Saints Behaving Badly is one of those books which stay in your thoughts long after the last page has been read. We have all heard of saints and admired them for their unselfish deeds and lifestyle. As a child I grew up with learning about every saint and could tell you verse by verse what good deeds were associated with each and everyone of them. This book keeps them in their Sainthood where they belong but adds a human element to them which completes the picture of their lives. By adding the human touch he has given us a new look at saints and made them more accesible to all of us . Mr. Craughwell has honored them by portraying them less like icons on a pedestal and more like everyday people who had their strengths and weaknesses. It is an amazing book and one which will answer the question: Are saints people too?
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21 of 22 people found the following review helpful By Anyechka on December 9, 2006
Format: Hardcover
There's a lot of truth in the statement that evil, badness, and imperfection are more interesting than goodness and perfection. While it's of course inspiring to read about exemplary people, saints or not, doesn't it get boring to read about someone who supposedly was flaw-free and always squeaky-clean, ultra-moral, and basically just unrealistically good? Flaws make a person more interesting, multi-faceted, and human. (And the reason why oft-times sin is so sweet and seductive in the beginning is because the Devil himself is said to be so charismatic and physically attractive.) This book proves that theory by presenting the lives of 25 saints (and two not-quite-saints with the title "Blessed" and another with the title "Venerable") who weren't always very nice people or leading very upright lives. They're presented warts and all, whatever their vices were (alcoholism, being a mass murderer, being a con man, gambling, hedonism, egotism, et al), along with the accounts of how they came to turn their lives around and the good deeds they did after their conversions or returning to their former faith. A few of them had to go through the process of repentance more than once, since the first conversion didn't always take, as in cases like St. Olaf and St. Alipius. (St. Olaf, it is mentioned, probably wouldn't have made the cut had he not lived in the 11th century, as back then a bishop was allowed to canonise people from his own diocese, to kind of give the people their own local saint, someone who really spoke to them as St. Olaf did to the Norse.) This book also clears up the misinformation a lot of people have about St. Christopher; until I read this book, I too had believed that he had never existed and was one of the made-up saints who got expunged from the calendar after 1969.Read more ›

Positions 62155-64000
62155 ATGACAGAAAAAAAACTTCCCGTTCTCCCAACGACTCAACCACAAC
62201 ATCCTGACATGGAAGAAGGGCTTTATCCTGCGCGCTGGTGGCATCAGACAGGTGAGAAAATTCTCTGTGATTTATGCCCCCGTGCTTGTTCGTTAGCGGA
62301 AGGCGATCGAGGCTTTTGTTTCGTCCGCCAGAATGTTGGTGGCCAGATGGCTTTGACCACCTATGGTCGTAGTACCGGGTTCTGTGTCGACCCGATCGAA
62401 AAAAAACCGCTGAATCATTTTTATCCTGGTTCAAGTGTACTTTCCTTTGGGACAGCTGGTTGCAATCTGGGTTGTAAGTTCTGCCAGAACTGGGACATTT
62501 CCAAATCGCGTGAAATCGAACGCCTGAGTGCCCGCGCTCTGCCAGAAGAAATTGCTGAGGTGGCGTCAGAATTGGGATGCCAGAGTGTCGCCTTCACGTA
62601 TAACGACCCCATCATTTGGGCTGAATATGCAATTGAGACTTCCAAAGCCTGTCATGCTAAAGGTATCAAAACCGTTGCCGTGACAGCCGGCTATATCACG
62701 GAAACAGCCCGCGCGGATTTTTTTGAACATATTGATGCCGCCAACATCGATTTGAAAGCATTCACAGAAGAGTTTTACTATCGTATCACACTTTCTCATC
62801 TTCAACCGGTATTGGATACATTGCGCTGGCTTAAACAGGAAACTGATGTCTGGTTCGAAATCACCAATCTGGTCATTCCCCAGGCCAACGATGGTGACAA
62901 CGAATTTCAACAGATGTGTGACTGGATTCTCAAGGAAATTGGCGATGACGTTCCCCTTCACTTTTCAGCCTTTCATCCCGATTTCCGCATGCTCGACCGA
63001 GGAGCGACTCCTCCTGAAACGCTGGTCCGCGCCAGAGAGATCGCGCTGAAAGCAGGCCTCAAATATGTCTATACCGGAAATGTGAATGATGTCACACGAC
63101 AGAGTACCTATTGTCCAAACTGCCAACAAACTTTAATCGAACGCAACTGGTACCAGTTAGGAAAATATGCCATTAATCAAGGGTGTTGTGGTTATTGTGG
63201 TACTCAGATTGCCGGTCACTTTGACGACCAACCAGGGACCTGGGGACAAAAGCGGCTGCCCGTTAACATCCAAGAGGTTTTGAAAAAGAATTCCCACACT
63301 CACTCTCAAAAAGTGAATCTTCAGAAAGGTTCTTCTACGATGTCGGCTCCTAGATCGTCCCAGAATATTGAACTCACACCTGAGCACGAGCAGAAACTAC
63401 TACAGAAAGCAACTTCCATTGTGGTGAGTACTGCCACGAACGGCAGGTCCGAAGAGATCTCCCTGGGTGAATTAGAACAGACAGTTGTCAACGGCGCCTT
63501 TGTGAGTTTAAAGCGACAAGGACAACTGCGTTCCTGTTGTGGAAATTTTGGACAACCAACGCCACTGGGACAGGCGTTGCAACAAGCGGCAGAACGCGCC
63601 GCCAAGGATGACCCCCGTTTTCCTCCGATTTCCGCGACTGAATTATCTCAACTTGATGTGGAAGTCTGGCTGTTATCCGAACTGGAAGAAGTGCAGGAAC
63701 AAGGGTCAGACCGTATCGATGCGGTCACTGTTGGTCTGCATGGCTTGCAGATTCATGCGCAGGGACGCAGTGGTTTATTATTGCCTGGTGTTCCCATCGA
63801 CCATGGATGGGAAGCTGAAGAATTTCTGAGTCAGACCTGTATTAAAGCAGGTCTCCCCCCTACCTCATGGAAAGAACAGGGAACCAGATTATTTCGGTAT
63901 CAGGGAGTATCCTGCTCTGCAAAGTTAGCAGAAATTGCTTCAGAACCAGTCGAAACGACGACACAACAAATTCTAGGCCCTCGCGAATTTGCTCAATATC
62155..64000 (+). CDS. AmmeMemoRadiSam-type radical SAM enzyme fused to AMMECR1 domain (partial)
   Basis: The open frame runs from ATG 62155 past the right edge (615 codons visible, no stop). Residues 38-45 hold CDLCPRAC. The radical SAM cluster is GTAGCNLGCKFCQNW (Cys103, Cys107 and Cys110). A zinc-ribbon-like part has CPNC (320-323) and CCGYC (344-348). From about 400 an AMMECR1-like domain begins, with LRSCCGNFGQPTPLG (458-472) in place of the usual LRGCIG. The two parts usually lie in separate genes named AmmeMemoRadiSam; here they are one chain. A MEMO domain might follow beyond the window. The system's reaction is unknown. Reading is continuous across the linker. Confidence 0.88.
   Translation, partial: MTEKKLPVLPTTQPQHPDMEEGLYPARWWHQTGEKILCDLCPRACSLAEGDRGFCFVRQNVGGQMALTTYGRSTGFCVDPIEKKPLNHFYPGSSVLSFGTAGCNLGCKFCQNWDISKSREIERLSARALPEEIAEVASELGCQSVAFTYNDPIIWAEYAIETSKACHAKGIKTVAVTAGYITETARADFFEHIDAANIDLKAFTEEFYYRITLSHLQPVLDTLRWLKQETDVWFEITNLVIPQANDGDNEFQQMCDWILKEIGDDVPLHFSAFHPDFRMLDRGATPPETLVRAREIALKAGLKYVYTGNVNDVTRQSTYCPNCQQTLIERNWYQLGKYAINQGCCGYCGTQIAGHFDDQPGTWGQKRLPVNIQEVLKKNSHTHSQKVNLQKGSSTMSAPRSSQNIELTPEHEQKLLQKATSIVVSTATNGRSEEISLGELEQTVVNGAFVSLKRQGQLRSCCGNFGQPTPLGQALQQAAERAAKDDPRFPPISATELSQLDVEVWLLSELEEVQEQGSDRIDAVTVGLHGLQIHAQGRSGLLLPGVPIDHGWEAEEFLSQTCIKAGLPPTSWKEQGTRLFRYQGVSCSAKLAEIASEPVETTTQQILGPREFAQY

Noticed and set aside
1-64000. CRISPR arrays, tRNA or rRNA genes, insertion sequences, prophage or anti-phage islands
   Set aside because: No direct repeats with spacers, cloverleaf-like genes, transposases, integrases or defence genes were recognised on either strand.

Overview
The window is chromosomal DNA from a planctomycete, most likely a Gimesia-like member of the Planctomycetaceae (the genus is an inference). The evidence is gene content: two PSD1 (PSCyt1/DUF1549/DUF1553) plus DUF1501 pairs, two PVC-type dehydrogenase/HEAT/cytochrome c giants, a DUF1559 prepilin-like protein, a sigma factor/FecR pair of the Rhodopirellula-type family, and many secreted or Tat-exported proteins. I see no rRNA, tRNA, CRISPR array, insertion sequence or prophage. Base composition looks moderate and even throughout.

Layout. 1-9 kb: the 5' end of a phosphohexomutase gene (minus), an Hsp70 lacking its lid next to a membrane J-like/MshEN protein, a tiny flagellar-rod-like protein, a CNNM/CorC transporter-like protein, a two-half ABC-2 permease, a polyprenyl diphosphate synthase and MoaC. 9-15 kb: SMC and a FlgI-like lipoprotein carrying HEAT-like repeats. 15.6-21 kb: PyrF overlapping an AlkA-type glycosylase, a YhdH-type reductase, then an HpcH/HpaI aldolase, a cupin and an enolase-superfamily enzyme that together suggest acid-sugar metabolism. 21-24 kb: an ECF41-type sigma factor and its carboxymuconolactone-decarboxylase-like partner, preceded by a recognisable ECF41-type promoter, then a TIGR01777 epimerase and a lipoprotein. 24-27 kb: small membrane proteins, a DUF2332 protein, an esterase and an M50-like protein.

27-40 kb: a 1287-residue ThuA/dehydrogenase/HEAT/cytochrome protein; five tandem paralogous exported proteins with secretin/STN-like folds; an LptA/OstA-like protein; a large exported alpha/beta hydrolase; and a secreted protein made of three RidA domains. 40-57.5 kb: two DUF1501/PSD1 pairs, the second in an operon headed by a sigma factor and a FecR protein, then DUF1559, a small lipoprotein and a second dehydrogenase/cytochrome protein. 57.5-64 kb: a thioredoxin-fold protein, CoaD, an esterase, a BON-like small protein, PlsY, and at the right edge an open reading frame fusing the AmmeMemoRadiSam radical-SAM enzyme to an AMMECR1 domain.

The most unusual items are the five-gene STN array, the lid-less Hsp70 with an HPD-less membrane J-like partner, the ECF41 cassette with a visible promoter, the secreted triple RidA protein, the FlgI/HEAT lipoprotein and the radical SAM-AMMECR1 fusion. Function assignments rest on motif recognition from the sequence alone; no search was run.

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15 of 15 people found the following review helpful By J. Miller on September 22, 2006
Format: Hardcover
Eye-opening stories about saints, some well-known and others you never

studied in bible class. Obviously a lot of research done and a wealth

of knowledge on the part of Thomas Craughwell. My wife and I are lifelong Catholics educated in Christian schools.

Much more substance than any of Dan Brown's sensational books. Will

recommend it to the 83 year old nun who taught me and with whom we keep

in contact -- an avid reader.
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11 of 11 people found the following review helpful By B. Legere on October 18, 2006
Format: Hardcover
This is an excellent book that teaches the real-life story and puts it in an historical context as well. As a Youth Ministry Leader of a suburban parish and a teacher for the Certificate in Designated Ministry program at St Bernard's Institute, I'd highly recommend this book. I've already had an unchurched teen recommend to friends! Great book!